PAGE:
The plot is constructed from cinematic building blocks, from the festive sentimentality of It’s a Wonderful Life to the prince-and-the-pauper game-playing of Trading Places, but once filtered through this production’s clever physical clowning and showmanship, it gradually transcends these sources to become a universal tale of how an everyman-with-a-heart will always triumph over the self-conscious pursuit of ‘success’.
When eager-to-please business graduate Norville Barnes (Joseph Timms) is plucked from the depths of the mail room to become Hudsucker Industries’ president – he is the victim of a boardroom scam designed to decimate the share price so that the bosses can buy it back for a pittance – it’s his ebullient optimism and naïve business sense that mark him out as a puppet whose strings can easily be pulled. Amy Archer tricks her way into his affections so that she can weasel out the front-page scoop that she believes must lie behind his apparent imbecility, but of course, the screwball romantic confusion that follows results in both parties undergoing a transformation. Norville becomes an accidental success with attendant delusions of grandeur, while Amy’s tough lacquered shell inevitably begins to crack.
While its influences are worn brazenly, The Hudsucker Proxy is saved from becoming mere pastiche thanks to some grand conceptual thinking around the subject of time, and a playful post-modernism that treats the history of post-war toy production as a narrative to be plundered and reshaped. In fact there’s a great gag at the heart of The Hudsucker Proxy whose punchline is rather spoilt by some of the publicity activity around both the film and the play, and even by the text in the programme. If you haven’t seen the film and don’t know what I’m talking about, just buy a ticket and save the programme for the bus ride home.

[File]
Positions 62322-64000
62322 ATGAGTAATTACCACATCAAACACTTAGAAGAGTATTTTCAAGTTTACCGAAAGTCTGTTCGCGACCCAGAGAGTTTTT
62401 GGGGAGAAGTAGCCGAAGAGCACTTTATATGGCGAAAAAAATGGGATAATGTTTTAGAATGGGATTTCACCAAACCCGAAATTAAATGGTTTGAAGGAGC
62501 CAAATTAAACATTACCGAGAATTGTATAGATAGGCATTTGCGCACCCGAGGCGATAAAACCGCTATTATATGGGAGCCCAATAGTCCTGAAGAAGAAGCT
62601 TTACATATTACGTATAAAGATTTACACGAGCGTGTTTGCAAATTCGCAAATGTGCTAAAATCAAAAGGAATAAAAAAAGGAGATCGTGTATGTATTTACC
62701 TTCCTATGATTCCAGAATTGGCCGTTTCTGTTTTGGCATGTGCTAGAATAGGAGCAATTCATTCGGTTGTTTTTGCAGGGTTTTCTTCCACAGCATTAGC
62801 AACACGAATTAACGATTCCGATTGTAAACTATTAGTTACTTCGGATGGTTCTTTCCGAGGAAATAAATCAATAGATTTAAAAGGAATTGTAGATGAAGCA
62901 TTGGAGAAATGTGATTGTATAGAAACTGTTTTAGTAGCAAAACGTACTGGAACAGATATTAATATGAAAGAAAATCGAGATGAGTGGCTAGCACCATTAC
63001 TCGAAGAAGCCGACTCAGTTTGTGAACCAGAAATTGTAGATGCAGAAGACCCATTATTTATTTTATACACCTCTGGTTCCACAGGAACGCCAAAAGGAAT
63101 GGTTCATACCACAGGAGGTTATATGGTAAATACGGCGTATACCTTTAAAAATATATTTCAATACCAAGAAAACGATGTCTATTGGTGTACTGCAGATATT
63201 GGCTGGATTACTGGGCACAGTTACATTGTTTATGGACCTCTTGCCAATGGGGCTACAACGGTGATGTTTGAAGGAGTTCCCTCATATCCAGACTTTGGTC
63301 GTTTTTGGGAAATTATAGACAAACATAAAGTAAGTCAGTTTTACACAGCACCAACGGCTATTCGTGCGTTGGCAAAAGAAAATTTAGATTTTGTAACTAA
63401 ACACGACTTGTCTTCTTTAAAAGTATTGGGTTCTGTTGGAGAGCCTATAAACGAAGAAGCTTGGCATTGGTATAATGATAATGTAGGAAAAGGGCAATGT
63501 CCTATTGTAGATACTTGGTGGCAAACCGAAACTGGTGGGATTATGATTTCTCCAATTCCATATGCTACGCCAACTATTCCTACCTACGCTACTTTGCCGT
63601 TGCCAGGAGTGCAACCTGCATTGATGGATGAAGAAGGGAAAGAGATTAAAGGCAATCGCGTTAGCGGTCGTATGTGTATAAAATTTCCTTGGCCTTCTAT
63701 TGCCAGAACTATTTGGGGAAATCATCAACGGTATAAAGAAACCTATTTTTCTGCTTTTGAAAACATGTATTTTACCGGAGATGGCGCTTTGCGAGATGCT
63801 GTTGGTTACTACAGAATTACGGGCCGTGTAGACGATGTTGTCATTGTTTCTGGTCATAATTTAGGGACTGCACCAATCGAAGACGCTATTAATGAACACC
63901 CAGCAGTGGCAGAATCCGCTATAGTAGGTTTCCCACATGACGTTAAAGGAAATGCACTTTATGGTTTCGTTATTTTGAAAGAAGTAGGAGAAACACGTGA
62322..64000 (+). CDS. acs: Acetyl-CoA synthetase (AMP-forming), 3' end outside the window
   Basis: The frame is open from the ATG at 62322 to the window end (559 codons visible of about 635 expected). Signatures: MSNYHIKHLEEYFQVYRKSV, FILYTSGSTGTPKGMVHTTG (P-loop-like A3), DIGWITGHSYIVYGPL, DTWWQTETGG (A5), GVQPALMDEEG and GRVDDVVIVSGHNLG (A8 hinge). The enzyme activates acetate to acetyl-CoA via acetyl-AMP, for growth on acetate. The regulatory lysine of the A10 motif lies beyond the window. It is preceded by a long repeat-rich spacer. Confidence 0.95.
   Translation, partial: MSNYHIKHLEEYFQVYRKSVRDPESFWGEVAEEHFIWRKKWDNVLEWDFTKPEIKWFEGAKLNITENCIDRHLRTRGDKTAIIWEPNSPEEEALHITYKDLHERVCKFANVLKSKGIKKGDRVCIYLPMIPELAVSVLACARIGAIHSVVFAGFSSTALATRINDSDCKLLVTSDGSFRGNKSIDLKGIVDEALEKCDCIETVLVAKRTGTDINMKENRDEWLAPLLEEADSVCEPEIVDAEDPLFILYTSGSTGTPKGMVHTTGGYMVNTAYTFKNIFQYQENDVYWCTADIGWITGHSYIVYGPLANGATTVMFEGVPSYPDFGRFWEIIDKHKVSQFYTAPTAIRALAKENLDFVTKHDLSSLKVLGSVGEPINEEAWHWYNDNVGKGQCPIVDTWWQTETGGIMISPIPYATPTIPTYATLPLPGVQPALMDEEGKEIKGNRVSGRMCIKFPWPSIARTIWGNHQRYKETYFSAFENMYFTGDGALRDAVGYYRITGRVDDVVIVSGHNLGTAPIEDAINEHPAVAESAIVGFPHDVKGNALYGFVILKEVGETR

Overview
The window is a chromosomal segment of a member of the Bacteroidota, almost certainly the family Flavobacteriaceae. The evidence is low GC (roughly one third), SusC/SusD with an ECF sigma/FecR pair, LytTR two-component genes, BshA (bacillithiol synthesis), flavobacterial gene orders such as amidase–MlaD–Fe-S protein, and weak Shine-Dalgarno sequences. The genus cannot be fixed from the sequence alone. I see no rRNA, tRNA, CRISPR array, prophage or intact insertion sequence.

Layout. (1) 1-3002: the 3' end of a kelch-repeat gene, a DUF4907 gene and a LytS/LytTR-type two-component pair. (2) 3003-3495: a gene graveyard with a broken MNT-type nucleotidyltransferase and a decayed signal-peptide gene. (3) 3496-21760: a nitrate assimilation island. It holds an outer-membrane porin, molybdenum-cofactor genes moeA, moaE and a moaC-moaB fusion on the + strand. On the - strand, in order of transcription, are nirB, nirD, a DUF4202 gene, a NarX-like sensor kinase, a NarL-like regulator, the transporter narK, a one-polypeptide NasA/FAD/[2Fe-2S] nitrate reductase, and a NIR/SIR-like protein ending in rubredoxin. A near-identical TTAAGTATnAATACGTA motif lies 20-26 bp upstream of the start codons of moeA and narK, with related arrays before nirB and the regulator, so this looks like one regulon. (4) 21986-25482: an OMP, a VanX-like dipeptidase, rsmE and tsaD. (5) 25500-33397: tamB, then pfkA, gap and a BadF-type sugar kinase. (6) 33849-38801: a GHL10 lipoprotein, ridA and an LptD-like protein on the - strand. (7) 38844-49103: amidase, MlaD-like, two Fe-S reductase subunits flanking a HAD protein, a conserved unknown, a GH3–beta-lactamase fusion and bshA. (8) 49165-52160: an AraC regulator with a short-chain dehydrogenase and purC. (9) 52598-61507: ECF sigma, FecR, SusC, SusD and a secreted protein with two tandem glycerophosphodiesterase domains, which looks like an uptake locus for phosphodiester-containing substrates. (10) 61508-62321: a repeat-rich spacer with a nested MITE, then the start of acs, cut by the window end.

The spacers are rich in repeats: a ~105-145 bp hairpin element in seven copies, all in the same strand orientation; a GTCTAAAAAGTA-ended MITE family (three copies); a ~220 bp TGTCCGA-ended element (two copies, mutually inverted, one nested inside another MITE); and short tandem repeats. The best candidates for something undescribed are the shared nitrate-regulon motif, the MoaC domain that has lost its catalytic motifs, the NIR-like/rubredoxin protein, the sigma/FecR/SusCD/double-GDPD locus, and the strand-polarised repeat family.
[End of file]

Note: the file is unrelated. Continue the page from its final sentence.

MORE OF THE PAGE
This stage retelling of The Hudsucker Proxy is too prestigious and well crafted to be ending its life at the conclusion of this Liverpool run, and I would hope to see it take flight again in the future. With its New Year chimes and its snowbound conclusion, it would make a wonderful alternative Christmas show full of indomitable humanity and some big-hitting belly laughs for good measure.
Because ultimately, the distinguishing feature that really gives this show its richness is something that lies beyond every filmmaker’s reach. It’s the warmth of an audience, and the way that this levity and pleasure can be handed over in person to the cast – and passed back again as they take the applause. The development of moving pictures may have been one of the last century’s greatest gifts, but the ancient mystery of shared experience – shared between audience and performer – remains the theatre’s killer app. When things go badly it can lead to rampant toe-curling, but when a production really clicks, as in this case, the great movie makers of history can only look on in begrudgement and envy.
The Hudsucker Proxy is a very fine film, but it’s also a wonderful stage show. The two manifestations of this story may be closer to identical twins than kindred spirits, but even so, the producers have unearthed an inherent theatricality in this version of the tale that makes for some big-hearted, feel-good fun.
So do as I didn’t, and feel free to come unencumbered by the movie. It really can survive on its own terms, leaving you with a deep and resonant realisation that while money and success may reside at the skyscraper’s summit, true transcendence lies just a few short feet above the street.
© Damon Fairclough 2015